Former State Sen. Jack Davies
Jack Davies was a State Senator from Minneapolis from 1959 through 1982. During his tenure in the Senate, he was one of the most respected in the areas of criminal law and the courts. He also served as president of the Senate in his last 2 years. He was appointed to the Minnesota Court of Appeals in 1990 where he served for a decade. He still is an esteemed Capitol regular, volunteering for many initiatives at the Capitol even though he is well into retirement. He was also a popular law professor at William Mitchell College of Law where he taught legislative process and also wrote a very concise book on the subject – Legislative Law and Process in a Nutshell. A good read for any aspiring lobbyist.
In that book he describes a time-honored legislative strategy known as the “frightening hairy arm”. He states, “A bill is sometimes introduced with some obnoxious feature. Critics pounce on that frightening ‘hairy arm’ as the point of vulnerability in the proposal. Sponsors may defend the provision for a time, but before that critical vote they delete it. Opponents are left fighting the rest of the bill, which they may not have previously criticized or even studied. Inclusion of the provision may have been tactical from the beginning, deleting the hairy arm gives the appearance of compromise. . .”*
At the beginning of session it looked as if Governor Dayton, with the release of his budget, was setting up a classical frightening hairy arm legislative play with the inclusion of the business-to-business sales tax. Most of the negative criticism around his budget focused on this attempt to raise about $2 billion in revenue with little focus on the other portions of his budget. This play was giving time and room for the DFL leadership in the Legislature to start crafting an alternative budget proposal that surely would present better in light of the frightening hairy arm in the governor’s proposal. Senator Davies makes a critical point in his book that the timing of pulling the frightening hairy arm will make or break this play. Pull it off too soon and your critics will have ample time to regroup.
If Governor Dayton was attempting this time-honored legislative maneuver, it would appear that he fumbled the ball over the last week. Surprising many in a small speech at a regional Chamber of Commerce, he announced that not only was he dropping his business-to-business sales tax proposal but most of the other remaining sales tax increases as well. The story quickly went viral. This Thursday the Governor followed that up with the release of his formal supplemental budget, making significant changes to his original budget submitted in January. Those changes include dropping most of the sales tax provisions. It is common after the final budget forecast in February to make revisions, but it is highly unusual for a governor to make such a wholesale change to his original proposal.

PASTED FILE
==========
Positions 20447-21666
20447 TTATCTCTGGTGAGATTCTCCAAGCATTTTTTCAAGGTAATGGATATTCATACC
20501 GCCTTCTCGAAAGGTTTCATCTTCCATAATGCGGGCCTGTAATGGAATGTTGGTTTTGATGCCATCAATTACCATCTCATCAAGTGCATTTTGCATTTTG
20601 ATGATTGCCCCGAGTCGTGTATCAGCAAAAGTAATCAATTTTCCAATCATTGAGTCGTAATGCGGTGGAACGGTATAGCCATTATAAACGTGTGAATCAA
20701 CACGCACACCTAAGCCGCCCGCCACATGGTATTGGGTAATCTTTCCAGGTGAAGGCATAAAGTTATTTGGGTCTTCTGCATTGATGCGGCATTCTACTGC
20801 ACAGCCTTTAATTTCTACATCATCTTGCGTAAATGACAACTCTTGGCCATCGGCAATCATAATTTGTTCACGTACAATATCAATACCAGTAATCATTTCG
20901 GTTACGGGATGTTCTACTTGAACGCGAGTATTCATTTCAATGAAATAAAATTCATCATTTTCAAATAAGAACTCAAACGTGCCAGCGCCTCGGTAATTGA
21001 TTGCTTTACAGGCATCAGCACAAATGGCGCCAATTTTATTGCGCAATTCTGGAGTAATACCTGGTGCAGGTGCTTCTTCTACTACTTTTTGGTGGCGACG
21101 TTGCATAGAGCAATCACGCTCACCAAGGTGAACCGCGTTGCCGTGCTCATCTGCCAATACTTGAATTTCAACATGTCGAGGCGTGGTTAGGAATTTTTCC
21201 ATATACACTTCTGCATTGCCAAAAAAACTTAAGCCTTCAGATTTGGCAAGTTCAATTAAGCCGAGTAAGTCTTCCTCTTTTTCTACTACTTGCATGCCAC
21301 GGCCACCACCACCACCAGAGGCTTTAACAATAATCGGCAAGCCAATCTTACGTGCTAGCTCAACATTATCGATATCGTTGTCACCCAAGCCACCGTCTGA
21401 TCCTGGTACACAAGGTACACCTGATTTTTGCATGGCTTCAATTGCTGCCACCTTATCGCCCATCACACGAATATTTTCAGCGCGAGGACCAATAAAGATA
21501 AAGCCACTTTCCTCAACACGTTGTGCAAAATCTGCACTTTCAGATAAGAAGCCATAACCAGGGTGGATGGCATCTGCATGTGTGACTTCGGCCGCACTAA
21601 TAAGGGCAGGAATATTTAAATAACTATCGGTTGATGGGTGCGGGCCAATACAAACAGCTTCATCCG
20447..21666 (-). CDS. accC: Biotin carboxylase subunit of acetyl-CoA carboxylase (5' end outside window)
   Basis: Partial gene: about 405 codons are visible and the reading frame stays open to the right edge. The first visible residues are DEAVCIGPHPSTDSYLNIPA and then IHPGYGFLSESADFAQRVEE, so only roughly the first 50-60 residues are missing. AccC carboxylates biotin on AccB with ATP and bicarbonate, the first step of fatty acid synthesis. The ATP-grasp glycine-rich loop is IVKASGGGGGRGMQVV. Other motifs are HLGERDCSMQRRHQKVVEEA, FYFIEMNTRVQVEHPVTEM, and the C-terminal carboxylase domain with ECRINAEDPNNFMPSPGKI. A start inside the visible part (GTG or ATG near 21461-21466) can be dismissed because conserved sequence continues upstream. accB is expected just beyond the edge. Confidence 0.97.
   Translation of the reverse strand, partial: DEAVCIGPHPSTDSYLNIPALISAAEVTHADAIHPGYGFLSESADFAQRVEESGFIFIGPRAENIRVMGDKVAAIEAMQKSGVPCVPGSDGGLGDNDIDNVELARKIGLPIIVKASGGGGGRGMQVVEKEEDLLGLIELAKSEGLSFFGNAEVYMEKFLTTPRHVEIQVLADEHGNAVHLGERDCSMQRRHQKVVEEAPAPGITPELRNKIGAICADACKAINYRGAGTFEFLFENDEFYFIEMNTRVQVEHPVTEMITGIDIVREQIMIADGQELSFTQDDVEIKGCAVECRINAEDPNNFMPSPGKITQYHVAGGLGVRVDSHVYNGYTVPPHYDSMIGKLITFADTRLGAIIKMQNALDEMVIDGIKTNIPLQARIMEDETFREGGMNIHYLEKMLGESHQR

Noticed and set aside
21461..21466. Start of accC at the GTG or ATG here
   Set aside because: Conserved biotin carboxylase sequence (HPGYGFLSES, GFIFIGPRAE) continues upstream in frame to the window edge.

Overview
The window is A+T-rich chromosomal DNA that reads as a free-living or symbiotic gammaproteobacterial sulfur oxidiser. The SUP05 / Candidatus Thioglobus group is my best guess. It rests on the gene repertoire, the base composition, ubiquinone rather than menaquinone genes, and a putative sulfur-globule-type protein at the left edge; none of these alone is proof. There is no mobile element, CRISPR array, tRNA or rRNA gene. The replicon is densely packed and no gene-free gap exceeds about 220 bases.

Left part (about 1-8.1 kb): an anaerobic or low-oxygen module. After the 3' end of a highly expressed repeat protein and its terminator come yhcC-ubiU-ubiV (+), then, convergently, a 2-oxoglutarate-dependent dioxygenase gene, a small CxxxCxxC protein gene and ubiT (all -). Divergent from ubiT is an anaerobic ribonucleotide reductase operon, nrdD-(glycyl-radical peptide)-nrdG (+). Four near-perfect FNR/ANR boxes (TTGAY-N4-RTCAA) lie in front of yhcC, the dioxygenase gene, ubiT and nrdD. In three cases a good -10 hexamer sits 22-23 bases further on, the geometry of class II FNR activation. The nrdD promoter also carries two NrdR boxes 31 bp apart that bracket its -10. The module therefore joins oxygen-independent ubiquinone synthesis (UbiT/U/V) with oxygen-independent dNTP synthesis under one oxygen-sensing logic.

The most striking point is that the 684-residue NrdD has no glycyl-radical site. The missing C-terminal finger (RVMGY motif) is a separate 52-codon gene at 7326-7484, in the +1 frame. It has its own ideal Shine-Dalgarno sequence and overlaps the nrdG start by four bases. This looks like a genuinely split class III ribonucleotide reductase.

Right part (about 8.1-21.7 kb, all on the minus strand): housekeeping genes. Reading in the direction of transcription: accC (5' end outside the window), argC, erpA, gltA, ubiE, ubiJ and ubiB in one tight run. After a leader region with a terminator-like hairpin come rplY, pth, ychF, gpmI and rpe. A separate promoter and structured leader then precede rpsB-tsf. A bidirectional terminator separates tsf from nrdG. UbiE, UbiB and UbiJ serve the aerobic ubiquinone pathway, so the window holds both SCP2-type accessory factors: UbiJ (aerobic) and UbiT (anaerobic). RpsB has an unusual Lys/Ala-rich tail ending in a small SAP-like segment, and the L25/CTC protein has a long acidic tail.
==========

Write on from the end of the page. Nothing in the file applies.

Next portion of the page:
The move has now given his opponents time to regroup and they are already vigorously attacking the other portions of his budget proposal. More importantly, it seems to have frustrated DFL legislative leaders who felt they lost the room to maneuver with their budget proposals as the oppositions focused on the hairy arm of the business-to-business sales tax. Privately some key legislative leaders are grumbling that they are essentially putting together their budget without trying to figure out what strategy the Governor is employing.
I’ve come to the conclusion that Governor Dayton simply detests the gamesmanship that goes into the legislative process. I believe he would rather have things play out in the open and honestly without all the silly legislative maneuvers. Unfortunately for the Governor there are good reasons why these tactics have been used for years – simply put, they work. Even though our process can be a little messy at times, it is better than the alternative from other countries where policy debates often ended in gunfire.
Therefore, at this stage in the legislative session there is a lack of clarity for the budget development in the Legislature. The good news for the environment is that the Governor’s supplemental budget did include $3.6 million more in general fund investments in our key agencies. The Governor also funds an interagency initiative to manage Frac Sand mining. He also creates a new groundwater management initiative through fees on large groundwater users.
Therefore, nothing seems to have been lost in the effort to protect our great outdoors in the fumbled legislative maneuvers of this last week. Also, the good news for the Governor is that there are plenty of additional legislative strategies that can be employed to bring the session to a successful conclusion. He might want to pick up a copy of Jack’s book. Though Governor Dayton’s frankness sometimes can be exasperating to his legislative teammates in the DFL caucus, one has to admit it is a little refreshing.
*Legislative Law and Process in a Nutshell, Jack Davies, West publishing 1986 2nd edition pp. 119-120.